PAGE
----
!. DCSS (98,000 students) has 79 Parent Center personnel which cost taxpayers $4,500,000 in salaries and benefits.
2. 20% of DCSS Title 1 schools made AYP.
3. DCSS spends $57,000 per employee for DCSS Parent Centers.

1. Rockdale (16,000 students) has 13 Parent Center personnel which cost taxpayers $263,000 in salaries and benefits.
2. 100% of Rockdale Title 1 schools made AYP.
3. Rockdale spends $20,000 per employee for Rockdale Parent Centers.

1. Clayton (49,000 students) has 45 Parent Center personnel which cost taxpayers $1,700,000 in salaries and benefits.
2. 55% of Clayton Title 1 schools made AYP.
3. Clayton spends $38,000 per employee for Clayton Parent Centers.

DCSS moved $4,500,000 out of the classroom from teachers who actually instruct children into the non-teaching Parent Center employees. DCSS lost 600 teaching positions in the last 2 years while these employees who do not teach students were untouched.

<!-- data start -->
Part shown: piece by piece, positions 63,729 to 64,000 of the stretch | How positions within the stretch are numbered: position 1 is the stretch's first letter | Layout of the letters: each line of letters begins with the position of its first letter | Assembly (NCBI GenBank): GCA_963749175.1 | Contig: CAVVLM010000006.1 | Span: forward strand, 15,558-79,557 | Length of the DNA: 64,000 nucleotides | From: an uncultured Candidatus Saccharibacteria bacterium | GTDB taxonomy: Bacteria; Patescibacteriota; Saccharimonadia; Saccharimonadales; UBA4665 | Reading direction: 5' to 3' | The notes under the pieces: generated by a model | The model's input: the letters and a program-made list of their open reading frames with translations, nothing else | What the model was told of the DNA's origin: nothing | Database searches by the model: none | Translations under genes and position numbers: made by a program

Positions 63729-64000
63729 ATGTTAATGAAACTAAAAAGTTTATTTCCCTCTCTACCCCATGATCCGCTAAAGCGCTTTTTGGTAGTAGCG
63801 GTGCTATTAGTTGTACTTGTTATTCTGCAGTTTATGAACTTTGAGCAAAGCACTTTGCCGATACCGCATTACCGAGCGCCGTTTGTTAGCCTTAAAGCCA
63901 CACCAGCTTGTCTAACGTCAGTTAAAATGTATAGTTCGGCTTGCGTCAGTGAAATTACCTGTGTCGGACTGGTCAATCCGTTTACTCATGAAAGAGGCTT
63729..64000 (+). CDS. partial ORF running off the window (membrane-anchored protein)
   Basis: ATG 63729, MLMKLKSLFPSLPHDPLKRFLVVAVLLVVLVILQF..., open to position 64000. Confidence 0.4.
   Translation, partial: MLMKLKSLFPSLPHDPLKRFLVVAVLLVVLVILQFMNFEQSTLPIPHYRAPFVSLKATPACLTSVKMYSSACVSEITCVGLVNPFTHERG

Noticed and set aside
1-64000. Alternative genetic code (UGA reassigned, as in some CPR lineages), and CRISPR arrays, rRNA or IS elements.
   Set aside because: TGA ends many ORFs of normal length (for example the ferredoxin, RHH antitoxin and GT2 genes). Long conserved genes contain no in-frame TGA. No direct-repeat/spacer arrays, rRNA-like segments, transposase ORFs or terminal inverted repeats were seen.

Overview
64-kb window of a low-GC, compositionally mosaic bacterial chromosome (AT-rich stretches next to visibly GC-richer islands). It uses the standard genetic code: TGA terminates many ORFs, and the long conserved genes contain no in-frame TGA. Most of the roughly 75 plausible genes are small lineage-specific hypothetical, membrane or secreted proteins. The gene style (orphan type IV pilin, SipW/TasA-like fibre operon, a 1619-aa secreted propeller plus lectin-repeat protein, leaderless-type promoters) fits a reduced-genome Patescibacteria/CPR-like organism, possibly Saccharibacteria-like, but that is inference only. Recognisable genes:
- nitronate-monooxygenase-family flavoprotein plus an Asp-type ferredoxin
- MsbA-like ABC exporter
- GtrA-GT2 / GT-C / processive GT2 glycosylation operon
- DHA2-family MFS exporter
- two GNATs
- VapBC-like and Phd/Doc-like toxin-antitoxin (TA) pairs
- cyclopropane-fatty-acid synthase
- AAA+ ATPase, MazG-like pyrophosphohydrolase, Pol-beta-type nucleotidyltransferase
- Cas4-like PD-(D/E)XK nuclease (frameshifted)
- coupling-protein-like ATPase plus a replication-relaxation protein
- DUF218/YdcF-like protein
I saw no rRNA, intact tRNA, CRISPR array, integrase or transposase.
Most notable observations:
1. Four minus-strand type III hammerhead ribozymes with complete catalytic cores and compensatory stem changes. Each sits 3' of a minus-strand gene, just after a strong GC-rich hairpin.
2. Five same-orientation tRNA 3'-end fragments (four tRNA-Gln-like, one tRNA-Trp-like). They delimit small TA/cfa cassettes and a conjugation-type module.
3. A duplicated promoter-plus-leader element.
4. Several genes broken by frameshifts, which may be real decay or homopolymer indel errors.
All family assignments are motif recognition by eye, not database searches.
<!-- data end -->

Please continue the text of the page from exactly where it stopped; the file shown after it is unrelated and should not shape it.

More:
The DCSS Parent Centers cost too much for a poor return. DeKalb must get our cost in line with other counties, and Parent Centers must assume a degree of accountability for student performance.

Look at the numbers on DeKalb School Watch blog:

Any poster can verify these numbers by going to:
Georgia DOE
Georgia Salary and Travel audit

[...] on additional classroom daysWRAL.comDistricts Pay Less in Poor Schools, Report SaysNew York TimesAtlanta Journal Constitution (blog) -Huffington Post (blog)all 84 news [...]

Jennifer Falk

December 2nd, 2011
12:10 am

Well, well. Seems like details do matter.